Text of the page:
Violent students targeted

March 29, 1994|By Gary Gately | Gary Gately,Sun Staff Writer

Baltimore school officials want to hire a private, nonprofit company to educate some of the city's most violent youths.

Woodbourne Center Inc., which treats emotionally disturbed children and operates a city public school for special education students, has been tapped to run the Alternative Middle School in West Baltimore. The city's Board of Estimates is scheduled to consider the proposal tomorrow.

Under the proposed $95,000 contract, Baltimore-based Woodbourne initially would operate the alternative school at its existing site, an aging building behind William H. Lemmel Middle School on North Dukeland Street. The school can handle up to 60 students and now has about 30.

An interim director from Woodbourne would oversee the school until June, and its 15-member school system staff would be supplemented by two additional specialists.

The school system plans to look at other sites and negotiate another contract for next fall that would allow Woodbourne to operate a new, expanded school and to offer counseling and violence-prevention services at middle schools citywide.

School officials looked to Woodbourne after two years of unsuccessful efforts to create a school capable of educating violent youths.

The company would take over the existing middle school within days of approval, becoming its third operator in three years. The private, city-based Foundation for Youth Impact ran it in 1992-1993, and the school system reassumed control last fall.

Under the proposal, Woodbourne would build bridges between school and family, offer counseling during and after school, devise plans and progress reports for each student, and train staff members to prevent and respond to violent behavior.

Lillian Gonzalez, a deputy school superintendent, said she found the company's emphasis on family involvement particularly appealing.

"We have to work in the context of the family so the family can recognize and offer the necessary support to modify behavior, attitudes and expectations," she said.

Dr. Gonzalez said she is confident that Woodbourne will meet the goals used to evaluate its effort: reducing violence while boosting attendance, academic performance and the proportion of students returning to regular schools.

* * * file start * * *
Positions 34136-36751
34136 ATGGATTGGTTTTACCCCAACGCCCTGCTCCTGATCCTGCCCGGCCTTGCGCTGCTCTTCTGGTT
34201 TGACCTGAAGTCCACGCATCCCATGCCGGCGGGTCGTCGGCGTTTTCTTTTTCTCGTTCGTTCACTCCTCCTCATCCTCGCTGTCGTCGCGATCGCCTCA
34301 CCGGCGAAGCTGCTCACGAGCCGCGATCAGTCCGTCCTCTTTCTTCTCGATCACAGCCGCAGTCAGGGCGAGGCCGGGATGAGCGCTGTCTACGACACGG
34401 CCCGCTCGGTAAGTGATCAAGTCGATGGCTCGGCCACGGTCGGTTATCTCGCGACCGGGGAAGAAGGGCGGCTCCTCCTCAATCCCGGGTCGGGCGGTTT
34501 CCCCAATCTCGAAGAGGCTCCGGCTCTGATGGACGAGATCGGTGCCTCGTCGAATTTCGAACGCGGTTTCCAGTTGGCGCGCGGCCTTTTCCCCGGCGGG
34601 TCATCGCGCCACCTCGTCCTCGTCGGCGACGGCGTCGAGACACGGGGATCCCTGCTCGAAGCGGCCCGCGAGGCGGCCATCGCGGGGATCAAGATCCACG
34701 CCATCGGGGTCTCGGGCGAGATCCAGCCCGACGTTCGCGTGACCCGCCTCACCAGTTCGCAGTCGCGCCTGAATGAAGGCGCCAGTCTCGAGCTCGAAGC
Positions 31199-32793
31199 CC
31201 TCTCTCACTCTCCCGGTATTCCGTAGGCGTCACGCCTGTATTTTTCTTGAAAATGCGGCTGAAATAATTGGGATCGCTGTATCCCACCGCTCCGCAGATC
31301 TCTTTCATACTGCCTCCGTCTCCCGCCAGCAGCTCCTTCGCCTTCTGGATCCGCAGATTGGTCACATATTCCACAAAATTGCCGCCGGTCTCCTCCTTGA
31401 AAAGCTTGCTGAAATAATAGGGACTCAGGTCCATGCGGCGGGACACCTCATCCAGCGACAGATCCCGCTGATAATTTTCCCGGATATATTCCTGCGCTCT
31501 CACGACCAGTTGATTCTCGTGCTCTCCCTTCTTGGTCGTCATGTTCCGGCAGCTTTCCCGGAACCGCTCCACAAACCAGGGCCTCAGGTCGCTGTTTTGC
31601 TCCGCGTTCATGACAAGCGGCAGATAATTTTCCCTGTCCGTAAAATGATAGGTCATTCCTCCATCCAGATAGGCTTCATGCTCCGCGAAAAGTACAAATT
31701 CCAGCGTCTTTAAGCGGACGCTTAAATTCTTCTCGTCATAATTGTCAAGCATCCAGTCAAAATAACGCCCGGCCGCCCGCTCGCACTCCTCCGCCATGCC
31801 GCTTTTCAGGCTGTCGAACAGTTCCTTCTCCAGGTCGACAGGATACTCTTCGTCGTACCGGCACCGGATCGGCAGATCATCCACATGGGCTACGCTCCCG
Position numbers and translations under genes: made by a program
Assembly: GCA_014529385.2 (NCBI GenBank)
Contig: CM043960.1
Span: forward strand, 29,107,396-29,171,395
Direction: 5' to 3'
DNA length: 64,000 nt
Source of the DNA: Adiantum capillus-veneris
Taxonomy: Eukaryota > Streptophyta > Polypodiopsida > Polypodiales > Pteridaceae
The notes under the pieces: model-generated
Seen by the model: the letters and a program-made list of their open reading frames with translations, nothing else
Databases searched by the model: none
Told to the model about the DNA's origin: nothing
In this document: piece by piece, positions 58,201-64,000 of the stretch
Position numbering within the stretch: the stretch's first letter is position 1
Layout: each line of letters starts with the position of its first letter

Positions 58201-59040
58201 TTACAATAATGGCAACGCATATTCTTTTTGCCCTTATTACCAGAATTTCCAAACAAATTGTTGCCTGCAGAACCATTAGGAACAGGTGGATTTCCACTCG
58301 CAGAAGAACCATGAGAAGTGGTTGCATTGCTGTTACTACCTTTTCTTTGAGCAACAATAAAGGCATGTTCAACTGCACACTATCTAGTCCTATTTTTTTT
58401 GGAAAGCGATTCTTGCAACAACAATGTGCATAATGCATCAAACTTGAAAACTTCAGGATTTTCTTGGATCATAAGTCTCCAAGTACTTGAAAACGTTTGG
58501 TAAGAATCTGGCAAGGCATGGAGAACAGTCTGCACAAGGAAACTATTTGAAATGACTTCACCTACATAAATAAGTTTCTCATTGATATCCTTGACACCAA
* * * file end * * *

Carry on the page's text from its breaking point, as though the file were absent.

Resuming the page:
As it does when treating adolescents in residential and outpatient programs, Woodbourne would begin its work by having a staff member eat a meal at each student's home. Often, the students come from families racked by addiction, abuse, neglect and poverty.

"If you want to see these young people and what they have to contend with, you go and have a meal with them and their family," said John Hodge-Williams, Woodbourne's president. "We discover what the family dynamics are and try to enrich that family so they begin to discuss things in a more positive way.

"The families will tell us . . . that one of the best benefits we'vever given them is that we've taught them they can have a meal in relative tranquillity."

Superintendent Walter G. Amprey and Dr. Gonzalez said the school system would like to expand Woodbourne's role in September. They envision a new school with more students, tentatively named Woodbourne Academy, and want the company to intervene in other schools citywide to reduce suspensions and academic dismissals.

Dr. Amprey, in his third year at the helm, has repeatedly stressed the need to find alternatives to removing problem children from school, because, he says, removal too often leads to dropping out.

The number of disciplinary removals this year -- which last up to three days -- are on a pace to exceed last year's total of 14,106. Students removed cannot return before their parents attend a conference with school administrators.

More serious suspensions, which can lead to expulsions for a quarter or an entire year, have been on par with last year's 2,052.

Woodbourne has worked with the city school system for about 30 years and runs the city's Woodbourne Day School on Sinclair Lane for emotionally disturbed special education students. At three other Baltimore sites, two of them residential, the company treats emotionally disturbed teens and abuse victims.

The proposal grows out of the June 1992 recommendations of a task force that called for placing violent middle school students in programs run by the school system and private operators. The task force was created after the February 1992 shooting of a school police officer at Roland Park Elementary-Middle School.

The school system already runs an alternative school for older students, the Francis M. Wood Alternative High School on North Calhoun Street in West Baltimore.

The proposed contract is the latest example of the school system's willingness to turn to the private sector. Education Alternatives Inc. operates nine city schools and handles administrative and maintenance services at several others, while Sylvan Learning Centers offers tutoring.

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